The agreement stipulates that minimum wage earners would receive an increment of €3 per week following the completion of a year’s employment with the same employer, and a further €3 weekly will be added upon completion of a second year. “It was an issue that had been in negotiations for a long time,” says the President, “but which we believe was agreed upon with a positive outcome for all.”
The Chamber also published a flagship policy last year to propose solutions to the current labour market challenges affecting the day-to-day operations of local businesses. “The solutions were presented to Cabinet, and included reforms to the country’s education curricula, further incentivising active ageing, skills audits, facilitation of recruitment of foreign nationals, and an international marketing campaign showcasing employment opportunities in Malta. We’re pleased to say that some of the recommendations are being taken on board.”
Mr Farrugia and representatives from the Chamber attended a number of successful overseas delegations throughout the past 24 months, accompanying the President and Prime Minister of Malta, various Ministers, as well as delegations on the Chamber’s own steam. The organisation also welcomed high-level delegations to its quarters, namely a visit from the President of Tunisia for the Tunisian Business Forum, and a visit from the Vice-President of India.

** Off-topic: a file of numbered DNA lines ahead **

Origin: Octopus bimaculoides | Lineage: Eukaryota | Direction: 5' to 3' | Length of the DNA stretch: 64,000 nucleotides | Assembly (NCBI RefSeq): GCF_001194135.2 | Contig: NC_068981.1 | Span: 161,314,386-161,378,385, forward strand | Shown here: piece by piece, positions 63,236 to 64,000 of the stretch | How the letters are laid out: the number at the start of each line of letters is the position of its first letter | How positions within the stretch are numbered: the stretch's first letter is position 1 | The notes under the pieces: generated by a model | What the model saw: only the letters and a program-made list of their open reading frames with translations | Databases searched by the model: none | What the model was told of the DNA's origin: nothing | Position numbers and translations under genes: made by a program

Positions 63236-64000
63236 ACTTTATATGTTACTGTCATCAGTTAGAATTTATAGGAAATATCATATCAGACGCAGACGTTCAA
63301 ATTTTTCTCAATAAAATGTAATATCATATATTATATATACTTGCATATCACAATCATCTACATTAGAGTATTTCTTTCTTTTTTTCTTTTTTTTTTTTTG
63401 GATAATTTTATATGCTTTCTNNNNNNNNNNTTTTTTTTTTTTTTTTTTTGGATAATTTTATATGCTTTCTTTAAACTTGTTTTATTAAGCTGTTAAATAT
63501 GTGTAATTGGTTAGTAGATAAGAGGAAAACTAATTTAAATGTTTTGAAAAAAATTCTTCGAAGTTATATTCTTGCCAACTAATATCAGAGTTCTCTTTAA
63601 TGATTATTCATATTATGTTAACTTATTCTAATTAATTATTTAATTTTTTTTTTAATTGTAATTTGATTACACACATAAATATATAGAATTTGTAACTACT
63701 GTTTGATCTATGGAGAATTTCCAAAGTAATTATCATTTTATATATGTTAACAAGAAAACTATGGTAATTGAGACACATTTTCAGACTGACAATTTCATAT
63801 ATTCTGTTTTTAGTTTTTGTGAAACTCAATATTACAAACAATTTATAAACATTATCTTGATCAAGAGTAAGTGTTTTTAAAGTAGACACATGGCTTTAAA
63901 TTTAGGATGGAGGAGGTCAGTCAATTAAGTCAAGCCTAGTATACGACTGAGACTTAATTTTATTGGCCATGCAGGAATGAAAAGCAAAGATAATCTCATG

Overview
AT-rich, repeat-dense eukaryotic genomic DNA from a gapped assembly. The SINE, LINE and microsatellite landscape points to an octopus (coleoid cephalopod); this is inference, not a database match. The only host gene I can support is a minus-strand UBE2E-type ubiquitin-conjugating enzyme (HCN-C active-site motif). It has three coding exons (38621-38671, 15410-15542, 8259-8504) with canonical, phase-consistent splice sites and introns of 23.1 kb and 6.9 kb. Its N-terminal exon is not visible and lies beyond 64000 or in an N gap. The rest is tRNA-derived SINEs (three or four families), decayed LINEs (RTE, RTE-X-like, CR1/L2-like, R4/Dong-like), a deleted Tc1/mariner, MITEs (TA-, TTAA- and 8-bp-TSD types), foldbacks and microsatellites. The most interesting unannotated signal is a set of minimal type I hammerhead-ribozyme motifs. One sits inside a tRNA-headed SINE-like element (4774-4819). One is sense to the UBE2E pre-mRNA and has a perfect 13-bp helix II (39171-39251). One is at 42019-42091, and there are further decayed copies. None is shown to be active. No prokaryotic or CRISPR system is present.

This March, the Chamber will be hosting the National Parliament for Enterprises which is modelled on Eurochambres’ European Parliament for Enterprises, which is held in the Brussels hemicycle, which the Chamber always participates in through high-level delegations featuring Malta’s business leaders. “Eurochambres this year is encouraging member states to organise a similar event in their own parliament. We will be doing so on 13th March, with the collaboration of the speaker of the House of Representatives, and with the attendance of the President of Eurochambres.”
Also in the pipeline is the launch of TechMalta, the third Public Private Partnership (PPP) between Government and the Malta Chamber, following the launch of Trade Malta and Education Malta. “Tech.MT, which was originally ICT Malta, took a longer time to get off the ground due to the rapid developments in the innovation sector, namely in fintech, blockchain and Artificial Intelligence (AI),” says the President. “We proposed to widen the scope for this PPP, and the foundations have since been laid, including an established Board of Directors. In its essence, the aim of Tech.MT will be to promote Malta as a hub for innovative technologies, especially blockchain, AI and robotics.”
This interview first appeared in The Commercial Courier